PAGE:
By Steve Weissman, Truthout
Dick Cheney and his neoconservative fringe are showing true gall and no grit in accusing President Obama of â€œditheringâ€ and â€œwafflingâ€ on Afghanistan. They are, after all, the deep thinkers who rushed the Bush administration into Iraq, which diverted troops and other resources from their earlier mission to defeat the Afghan Taliban and catch or kill Osama bin Laden. Still, the shameless critics raise an intriguing question. Why has the president taken so much time to announce how many more troops he will send?
No doubt, Obama wanted to get his Afghanistan policy right, as White House press secretary Robert Gibbs told Mr. Cheney, who had gotten it so very wrong. Time also let the president hear from all sides on the issue, making everyone more inclined to fall in line behind whatever decision he finally made.
When Gen. Stanley McChrystal went public with his troop demands for as many as 80,000 more soldiers, Obama used the delay to make clear to the brass that he would not let them sandbag him. Keeping the American military under civilian control or field testing the Pentagonâ€™s latest counterinsurgency doctrine against the Afghan Taliban – which do you think makes more difference to our countryâ€™s future?
After election observers revealed the extent of Afghan President Hamid Karzaiâ€™s vote fraud, Obama used further delay to help force Karzai to accept a run-off and possibly a coalition government with his runner-up and former foreign minister, Dr. Abdullah Abdullah.
But, as we shall soon see, Obamaâ€™s deliberations did not do the one thing that many of us who supported him most wanted him to do. He did not find a way to justify his Nobel Peace Prize by bringing American troops home from â€œthe graveyard of empires.â€
How can we know before Obama announces his decision? The tea leaves are all too clear – and all too terrifying.
If Obama intended to pare down his commitment to military force in Afghanistan, trial balloons would have flown by now and presidential surrogates would have filled air waves and newsprint with arguments for putting our limited military resources where Americaâ€™s vital interests were more at stake.
Instead, the White House stressed early in the deliberations that â€œleaving Afghanistan isnâ€™t an optionâ€ while Defense Secretary Robert Gates has pointedly redefined the U.S. mission in a greatly expanded AfPak War.
â€œWeâ€™re not leaving Afghanistan,â€ he told CNNâ€™s Christiane Amanpour. â€œThere should be no uncertainty in terms of our determination to remain in Afghanistan and to continue to build a relationship of partnership and trust with the Pakistanis. Thatâ€™s long term. Thatâ€™s a strategic objective of the United States.â€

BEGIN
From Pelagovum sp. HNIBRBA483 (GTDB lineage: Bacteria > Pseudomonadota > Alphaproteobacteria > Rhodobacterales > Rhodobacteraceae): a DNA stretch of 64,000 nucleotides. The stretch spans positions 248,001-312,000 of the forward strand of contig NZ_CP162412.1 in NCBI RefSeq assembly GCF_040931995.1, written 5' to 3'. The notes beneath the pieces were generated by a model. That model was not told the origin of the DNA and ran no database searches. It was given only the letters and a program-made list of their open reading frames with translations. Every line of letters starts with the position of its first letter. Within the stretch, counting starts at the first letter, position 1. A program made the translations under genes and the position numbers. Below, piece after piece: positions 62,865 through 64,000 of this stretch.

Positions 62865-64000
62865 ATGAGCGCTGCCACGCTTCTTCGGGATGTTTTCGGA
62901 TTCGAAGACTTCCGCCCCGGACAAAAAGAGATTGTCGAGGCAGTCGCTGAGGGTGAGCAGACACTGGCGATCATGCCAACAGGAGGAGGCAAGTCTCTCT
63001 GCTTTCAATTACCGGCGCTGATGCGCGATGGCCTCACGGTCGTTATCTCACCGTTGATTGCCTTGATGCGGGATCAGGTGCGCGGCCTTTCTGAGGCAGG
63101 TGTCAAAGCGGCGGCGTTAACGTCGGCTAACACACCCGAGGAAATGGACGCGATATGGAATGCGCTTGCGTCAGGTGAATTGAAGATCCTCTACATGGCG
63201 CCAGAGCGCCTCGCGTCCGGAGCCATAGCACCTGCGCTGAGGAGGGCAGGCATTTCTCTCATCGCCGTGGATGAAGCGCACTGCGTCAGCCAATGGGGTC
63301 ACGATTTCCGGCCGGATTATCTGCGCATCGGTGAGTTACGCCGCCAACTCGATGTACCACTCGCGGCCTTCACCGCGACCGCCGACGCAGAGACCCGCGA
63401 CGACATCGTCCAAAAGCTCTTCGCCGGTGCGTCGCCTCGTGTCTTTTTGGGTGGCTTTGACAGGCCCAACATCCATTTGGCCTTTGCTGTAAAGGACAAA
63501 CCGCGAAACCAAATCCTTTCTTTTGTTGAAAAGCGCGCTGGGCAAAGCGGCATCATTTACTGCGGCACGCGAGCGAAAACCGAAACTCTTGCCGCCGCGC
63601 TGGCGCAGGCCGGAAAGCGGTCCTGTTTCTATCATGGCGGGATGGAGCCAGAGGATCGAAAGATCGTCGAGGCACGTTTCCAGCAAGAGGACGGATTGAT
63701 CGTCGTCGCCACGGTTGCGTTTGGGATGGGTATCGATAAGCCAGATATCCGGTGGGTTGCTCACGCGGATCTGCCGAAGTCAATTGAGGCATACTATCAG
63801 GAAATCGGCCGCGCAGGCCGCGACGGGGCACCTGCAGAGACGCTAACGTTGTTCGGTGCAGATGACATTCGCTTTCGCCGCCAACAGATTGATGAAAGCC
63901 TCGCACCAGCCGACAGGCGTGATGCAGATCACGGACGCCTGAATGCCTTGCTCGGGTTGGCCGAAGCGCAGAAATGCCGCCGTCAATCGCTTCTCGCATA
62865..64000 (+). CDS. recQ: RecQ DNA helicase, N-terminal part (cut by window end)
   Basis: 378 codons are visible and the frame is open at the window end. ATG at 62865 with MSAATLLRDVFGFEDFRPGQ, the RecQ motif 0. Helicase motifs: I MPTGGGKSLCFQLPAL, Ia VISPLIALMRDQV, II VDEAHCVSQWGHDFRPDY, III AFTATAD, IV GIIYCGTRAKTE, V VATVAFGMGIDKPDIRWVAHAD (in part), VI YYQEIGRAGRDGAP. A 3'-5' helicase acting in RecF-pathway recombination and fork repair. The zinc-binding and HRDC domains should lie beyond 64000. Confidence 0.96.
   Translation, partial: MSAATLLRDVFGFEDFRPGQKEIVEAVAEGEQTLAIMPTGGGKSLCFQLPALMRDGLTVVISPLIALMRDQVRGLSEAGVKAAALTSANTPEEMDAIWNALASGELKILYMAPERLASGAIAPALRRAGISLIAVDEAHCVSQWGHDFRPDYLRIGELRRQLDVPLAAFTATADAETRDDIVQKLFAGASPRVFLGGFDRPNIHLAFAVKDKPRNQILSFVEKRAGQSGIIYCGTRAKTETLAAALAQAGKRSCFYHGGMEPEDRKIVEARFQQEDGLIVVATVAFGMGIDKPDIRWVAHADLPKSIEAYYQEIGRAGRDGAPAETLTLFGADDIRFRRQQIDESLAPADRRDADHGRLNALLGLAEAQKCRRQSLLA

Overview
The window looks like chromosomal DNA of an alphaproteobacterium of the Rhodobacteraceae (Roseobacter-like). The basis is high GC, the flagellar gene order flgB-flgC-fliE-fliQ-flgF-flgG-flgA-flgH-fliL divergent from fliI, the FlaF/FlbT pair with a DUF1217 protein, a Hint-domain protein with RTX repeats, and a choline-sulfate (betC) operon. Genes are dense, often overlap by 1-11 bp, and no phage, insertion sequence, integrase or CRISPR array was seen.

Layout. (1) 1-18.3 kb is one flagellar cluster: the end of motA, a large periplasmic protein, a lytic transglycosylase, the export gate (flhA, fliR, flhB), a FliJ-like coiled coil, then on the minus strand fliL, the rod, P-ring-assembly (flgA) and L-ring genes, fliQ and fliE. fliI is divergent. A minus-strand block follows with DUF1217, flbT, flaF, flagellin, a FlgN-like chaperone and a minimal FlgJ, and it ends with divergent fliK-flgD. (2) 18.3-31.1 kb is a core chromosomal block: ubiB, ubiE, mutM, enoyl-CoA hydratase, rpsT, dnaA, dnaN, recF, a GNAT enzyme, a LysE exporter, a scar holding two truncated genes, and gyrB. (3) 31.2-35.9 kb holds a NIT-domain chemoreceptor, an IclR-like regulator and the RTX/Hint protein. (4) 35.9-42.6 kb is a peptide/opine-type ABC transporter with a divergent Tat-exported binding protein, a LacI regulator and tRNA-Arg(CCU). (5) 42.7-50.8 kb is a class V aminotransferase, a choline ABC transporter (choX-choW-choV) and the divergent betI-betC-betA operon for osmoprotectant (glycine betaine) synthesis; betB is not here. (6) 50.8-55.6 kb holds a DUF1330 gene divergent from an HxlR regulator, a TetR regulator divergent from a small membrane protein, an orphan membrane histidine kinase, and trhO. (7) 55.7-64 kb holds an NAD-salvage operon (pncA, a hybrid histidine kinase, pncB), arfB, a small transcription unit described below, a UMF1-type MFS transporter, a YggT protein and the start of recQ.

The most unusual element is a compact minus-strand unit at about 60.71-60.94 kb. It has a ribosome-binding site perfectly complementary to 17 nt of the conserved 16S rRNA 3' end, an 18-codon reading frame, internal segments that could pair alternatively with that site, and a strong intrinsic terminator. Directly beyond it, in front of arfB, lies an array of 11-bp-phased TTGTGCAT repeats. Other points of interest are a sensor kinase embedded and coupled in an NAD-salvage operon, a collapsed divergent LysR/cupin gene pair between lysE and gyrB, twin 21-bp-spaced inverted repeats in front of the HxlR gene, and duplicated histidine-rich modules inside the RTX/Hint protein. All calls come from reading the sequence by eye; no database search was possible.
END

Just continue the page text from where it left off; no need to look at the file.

â€œThe clear path forward is for us to underscore to the Pakistanis that weâ€™re not going to turn our back on them as we did before.â€
As for our previous mission against al-Qaeda, Gates added a new twist. A Taliban victory in Afghanistan would give Islamist radicals â€œadded space.â€ But more important, it would give them their second victory against a superpower, which would greatly boost their morale and ability to recruit.
Gates is no fool and his arguments make superficial sense, which is why the neocons have rushed to embrace them. But, on closer scrutiny, the new mission looks far more dangerous than the old one that Dick Cheney botched so badly.
While the Pakistanis need reassuring, Washington cannot stop them from supporting Taliban and other Islamist groups in both Pakistan and Afghanistan. They use the militants against their primary rival, India, especially in disputed Kashmir. Team Obama can help cool down the rivalry, but they cannot make it go away.
Worse, an American escalation in Afghanistan will almost certainly send Pashtun insurgents flooding into Pakistan, as Senator Russ Feingold has warned. This would move the Pakistanis even further into a destabilizing civil war.
And worse still, an escalation will turn a local Pashtun insurgency into an ideological conflict that will attract Islamist fighters from all over the world, just as did the American-backed jihad against the Soviet Union.
So, for President Obama, it comes down to balancing relative horrors. Which will prove a stronger recruiting tool for al-Qaeda – claiming a victory over the United States or offering the chance to fight in a real war against the Western Crusaders?
As Iâ€™m afraid weâ€™re about to learn, Obama will move us closer to an AfPak War, which could well rejuvenate an otherwise declining Islamist radicalism.